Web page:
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f2: Experimental and simulated results.(a–f) Experimental time-resolved magnetization precession angle around a nanocontact spin torque oscillator (black open ellipse) measured with a scanning transmission X-ray microscope with a μ0H=60 mT magnetic field applied parallel to the x axis. The six images are 1.5 × 1.5 μm2 spatial maps, representing snapshots of the magnetization dynamics with a relative time difference of 27 ps. The black solid lines are a schematic representation of the electrical contacts of the sample. Scale bar, 200 nm. Simulated spatial maps of the magnetization precession for applied fields (g–l) μ0H=60 mT and (m–r) μ0H=80 mT. The dashed lines indicate the location where vertical cross-sections of the images was calculated, as discussed in the main text. The colour scheme is qualitatively the same for all plots, but it is quantified differently for each rows by the respective colourbar on the right side of the figure.

Mentions: The resulting XMCD images of precessing nonlinear spin waves are shown in Fig. 2. The black solid lines show the outline of the topological features of the nanocontact (ellipse) and the electrical connections. XMCD can clearly image the magnetic layer buried below (see Methods for details). The colour scale represents the size of the XMCD signal and corresponds to the out-of-plane precession angle (corresponding to the polar angle θ in spherical coordinates), proportional to the z-component of the magnetization. The magnetic contrast is observed only when a current IDC is injected into the permalloy layer (providing the spin torque necessary to excite the spin wave) and when the frequency of the spin-wave excitation is locked by an alternating current Imw synchronized to the X-ray pulses.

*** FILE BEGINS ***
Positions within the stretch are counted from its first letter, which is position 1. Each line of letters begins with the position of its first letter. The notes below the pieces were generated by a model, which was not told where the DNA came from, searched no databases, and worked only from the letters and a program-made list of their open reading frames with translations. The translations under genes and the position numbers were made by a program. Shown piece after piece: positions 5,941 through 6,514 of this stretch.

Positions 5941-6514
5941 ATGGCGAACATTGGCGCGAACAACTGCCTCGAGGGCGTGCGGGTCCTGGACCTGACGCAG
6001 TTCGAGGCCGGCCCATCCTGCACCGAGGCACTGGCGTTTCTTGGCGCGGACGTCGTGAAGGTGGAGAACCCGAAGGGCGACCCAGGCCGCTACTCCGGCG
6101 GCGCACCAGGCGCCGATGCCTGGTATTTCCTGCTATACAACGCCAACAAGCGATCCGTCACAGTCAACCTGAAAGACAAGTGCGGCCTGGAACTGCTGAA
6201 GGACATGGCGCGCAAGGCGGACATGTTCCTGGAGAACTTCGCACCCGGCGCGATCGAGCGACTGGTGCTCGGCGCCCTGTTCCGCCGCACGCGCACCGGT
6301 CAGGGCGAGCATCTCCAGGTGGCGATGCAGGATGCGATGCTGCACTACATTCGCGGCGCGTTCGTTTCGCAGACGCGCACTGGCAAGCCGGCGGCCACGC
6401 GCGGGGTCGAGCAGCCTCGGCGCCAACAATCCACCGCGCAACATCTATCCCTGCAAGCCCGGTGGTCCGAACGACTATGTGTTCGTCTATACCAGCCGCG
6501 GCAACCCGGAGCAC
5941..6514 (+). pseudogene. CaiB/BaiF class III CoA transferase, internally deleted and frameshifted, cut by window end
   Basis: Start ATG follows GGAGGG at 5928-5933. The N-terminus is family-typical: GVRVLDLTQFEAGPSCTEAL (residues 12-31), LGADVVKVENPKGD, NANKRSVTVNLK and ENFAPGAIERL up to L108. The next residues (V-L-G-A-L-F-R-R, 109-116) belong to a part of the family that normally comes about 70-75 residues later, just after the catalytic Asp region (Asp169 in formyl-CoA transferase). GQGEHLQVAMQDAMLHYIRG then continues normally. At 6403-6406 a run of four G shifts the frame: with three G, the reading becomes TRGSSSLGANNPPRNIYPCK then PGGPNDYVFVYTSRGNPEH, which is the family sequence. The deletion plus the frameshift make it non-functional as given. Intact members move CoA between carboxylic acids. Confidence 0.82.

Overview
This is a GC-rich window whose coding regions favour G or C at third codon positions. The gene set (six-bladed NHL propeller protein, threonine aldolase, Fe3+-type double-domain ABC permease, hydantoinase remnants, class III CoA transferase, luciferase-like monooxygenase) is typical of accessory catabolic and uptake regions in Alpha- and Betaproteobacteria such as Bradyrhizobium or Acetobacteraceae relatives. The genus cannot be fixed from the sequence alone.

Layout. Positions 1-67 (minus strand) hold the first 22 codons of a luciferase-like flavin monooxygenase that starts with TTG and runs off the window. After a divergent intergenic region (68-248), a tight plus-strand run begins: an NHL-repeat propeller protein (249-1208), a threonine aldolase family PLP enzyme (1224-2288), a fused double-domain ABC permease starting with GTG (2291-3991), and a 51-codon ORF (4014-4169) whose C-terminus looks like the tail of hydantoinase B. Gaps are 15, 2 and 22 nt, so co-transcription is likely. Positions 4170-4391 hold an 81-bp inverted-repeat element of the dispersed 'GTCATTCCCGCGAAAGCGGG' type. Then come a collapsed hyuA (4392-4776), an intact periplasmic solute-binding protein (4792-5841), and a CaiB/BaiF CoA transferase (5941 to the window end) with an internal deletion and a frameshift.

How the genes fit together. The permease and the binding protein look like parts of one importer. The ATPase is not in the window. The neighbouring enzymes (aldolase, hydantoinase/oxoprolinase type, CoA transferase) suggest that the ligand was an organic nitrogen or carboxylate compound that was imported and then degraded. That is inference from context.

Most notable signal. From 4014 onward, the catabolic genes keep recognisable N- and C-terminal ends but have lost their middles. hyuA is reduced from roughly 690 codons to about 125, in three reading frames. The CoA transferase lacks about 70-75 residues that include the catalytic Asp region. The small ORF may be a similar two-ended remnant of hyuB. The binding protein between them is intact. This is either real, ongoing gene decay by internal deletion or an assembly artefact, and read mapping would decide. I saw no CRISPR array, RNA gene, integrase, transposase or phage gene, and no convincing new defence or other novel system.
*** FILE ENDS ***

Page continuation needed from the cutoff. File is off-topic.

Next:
Direct observation and imaging of a spin-wave soliton with p-like symmetry.

Bonetti S, Kukreja R, Chen Z, Macià F, Hernàndez JM, Eklund A, Backes D, Frisch J, Katine J, Malm G, Urazhdin S, Kent AD, Stöhr J, Ohldag H, Dürr HA - Nat Commun (2015)

Experimental and simulated results.(a–f) Experimental time-resolved magnetization precession angle around a nanocontact spin torque oscillator (black open ellipse) measured with a scanning transmission X-ray microscope with a μ0H=60 mT magnetic field applied parallel to the x axis. The six images are 1.5 × 1.5 μm2 spatial maps, representing snapshots of the magnetization dynamics with a relative time difference of 27 ps. The black solid lines are a schematic representation of the electrical contacts of the sample. Scale bar, 200 nm. Simulated spatial maps of the magnetization precession for applied fields (g–l) μ0H=60 mT and (m–r) μ0H=80 mT. The dashed lines indicate the location where vertical cross-sections of the images was calculated, as discussed in the main text. The colour scheme is qualitatively the same for all plots, but it is quantified differently for each rows by the respective colourbar on the right side of the figure.
© Copyright Policy - open-access